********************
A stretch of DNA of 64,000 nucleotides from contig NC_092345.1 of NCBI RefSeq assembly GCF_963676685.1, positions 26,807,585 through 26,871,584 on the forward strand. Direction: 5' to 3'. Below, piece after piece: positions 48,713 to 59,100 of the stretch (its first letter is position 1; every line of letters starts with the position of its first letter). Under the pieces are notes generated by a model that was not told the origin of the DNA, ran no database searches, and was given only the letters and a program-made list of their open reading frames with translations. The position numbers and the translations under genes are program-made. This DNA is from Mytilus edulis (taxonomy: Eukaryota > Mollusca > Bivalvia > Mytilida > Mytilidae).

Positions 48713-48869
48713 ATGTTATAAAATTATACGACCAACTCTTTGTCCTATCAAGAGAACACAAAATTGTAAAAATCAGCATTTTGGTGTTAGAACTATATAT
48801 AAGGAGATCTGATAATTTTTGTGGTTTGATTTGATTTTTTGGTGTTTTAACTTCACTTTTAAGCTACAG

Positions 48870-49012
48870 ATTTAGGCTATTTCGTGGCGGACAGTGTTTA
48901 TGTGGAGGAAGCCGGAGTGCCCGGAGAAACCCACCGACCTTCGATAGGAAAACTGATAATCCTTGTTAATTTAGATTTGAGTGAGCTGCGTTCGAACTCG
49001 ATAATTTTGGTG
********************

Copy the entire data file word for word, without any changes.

A stretch of DNA of 64,000 nucleotides from contig NC_092345.1 of NCBI RefSeq assembly GCF_963676685.1, positions 26,807,585 through 26,871,584 on the forward strand. Direction: 5' to 3'. Below, piece after piece: positions 48,713 to 59,100 of the stretch (its first letter is position 1; every line of letters starts with the position of its first letter). Under the pieces are notes generated by a model that was not told the origin of the DNA, ran no database searches, and was given only the letters and a program-made list of their open reading frames with translations. The position numbers and the translations under genes are program-made. This DNA is from Mytilus edulis (taxonomy: Eukaryota > Mollusca > Bivalvia > Mytilida > Mytilidae).

Positions 48713-48869
48713 ATGTTATAAAATTATACGACCAACTCTTTGTCCTATCAAGAGAACACAAAATTGTAAAAATCAGCATTTTGGTGTTAGAACTATATAT
48801 AAGGAGATCTGATAATTTTTGTGGTTTGATTTGATTTTTTGGTGTTTTAACTTCACTTTTAAGCTACAG

Positions 48870-49012
48870 ATTTAGGCTATTTCGTGGCGGACAGTGTTTA
48901 TGTGGAGGAAGCCGGAGTGCCCGGAGAAACCCACCGACCTTCGATAGGAAAACTGATAATCCTTGTTAATTTAGATTTGAGTGAGCTGCGTTCGAACTCG
49001 ATAATTTTGGTG